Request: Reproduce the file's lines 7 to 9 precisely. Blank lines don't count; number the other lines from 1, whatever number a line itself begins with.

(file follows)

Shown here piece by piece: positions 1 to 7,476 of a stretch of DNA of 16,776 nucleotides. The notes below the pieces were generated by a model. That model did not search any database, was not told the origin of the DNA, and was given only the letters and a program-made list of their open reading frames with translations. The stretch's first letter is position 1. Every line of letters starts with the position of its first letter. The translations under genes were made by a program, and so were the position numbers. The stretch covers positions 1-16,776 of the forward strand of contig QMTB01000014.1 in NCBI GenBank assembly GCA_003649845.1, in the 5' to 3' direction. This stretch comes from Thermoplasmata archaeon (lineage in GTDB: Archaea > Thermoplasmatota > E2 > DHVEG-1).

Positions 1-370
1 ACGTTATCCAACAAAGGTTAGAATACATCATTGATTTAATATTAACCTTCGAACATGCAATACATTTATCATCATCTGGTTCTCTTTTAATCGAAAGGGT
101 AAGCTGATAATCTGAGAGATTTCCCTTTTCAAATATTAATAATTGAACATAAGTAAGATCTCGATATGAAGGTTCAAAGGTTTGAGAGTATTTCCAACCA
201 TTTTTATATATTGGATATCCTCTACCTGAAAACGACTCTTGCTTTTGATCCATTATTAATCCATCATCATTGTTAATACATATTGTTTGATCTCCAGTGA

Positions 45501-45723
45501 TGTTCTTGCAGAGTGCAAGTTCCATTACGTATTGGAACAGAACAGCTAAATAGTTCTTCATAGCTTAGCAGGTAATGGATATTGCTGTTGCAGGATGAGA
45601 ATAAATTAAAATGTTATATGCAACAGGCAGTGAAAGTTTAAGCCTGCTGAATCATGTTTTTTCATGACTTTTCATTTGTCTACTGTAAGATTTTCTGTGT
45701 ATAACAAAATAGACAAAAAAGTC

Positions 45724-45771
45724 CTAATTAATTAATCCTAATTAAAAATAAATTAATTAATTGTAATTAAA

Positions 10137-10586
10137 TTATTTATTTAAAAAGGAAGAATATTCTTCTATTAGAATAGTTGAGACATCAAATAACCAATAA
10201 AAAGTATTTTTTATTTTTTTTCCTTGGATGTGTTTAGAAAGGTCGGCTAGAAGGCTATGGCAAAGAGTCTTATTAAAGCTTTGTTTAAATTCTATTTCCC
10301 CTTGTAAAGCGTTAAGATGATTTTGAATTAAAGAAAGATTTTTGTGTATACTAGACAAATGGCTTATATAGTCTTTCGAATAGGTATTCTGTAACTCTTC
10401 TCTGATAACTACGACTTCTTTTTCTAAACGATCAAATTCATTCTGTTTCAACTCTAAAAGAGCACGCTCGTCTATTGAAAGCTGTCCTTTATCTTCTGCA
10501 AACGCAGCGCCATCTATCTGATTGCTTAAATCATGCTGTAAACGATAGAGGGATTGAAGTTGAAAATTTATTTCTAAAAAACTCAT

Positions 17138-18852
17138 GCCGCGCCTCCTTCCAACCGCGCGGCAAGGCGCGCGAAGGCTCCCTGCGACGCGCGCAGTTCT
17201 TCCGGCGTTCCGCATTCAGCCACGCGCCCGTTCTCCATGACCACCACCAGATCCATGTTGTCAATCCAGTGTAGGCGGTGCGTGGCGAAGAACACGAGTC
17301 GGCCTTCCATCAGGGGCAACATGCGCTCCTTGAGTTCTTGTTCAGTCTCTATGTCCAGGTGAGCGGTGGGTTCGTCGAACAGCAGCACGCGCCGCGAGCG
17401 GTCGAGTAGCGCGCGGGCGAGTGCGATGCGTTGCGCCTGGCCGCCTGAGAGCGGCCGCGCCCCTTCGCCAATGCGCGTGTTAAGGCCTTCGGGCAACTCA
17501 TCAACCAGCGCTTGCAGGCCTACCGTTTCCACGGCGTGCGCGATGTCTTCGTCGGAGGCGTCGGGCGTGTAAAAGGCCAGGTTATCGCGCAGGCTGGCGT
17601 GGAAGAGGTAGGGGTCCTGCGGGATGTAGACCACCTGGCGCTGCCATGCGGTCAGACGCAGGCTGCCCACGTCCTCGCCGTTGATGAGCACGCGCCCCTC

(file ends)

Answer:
45501 TGTTCTTGCAGAGTGCAAGTTCCATTACGTATTGGAACAGAACAGCTAAATAGTTCTTCATAGCTTAGCAGGTAATGGATATTGCTGTTGCAGGATGAGA
45601 ATAAATTAAAATGTTATATGCAACAGGCAGTGAAAGTTTAAGCCTGCTGAATCATGTTTTTTCATGACTTTTCATTTGTCTACTGTAAGATTTTCTGTGT
45701 ATAACAAAATAGACAAAAAAGTC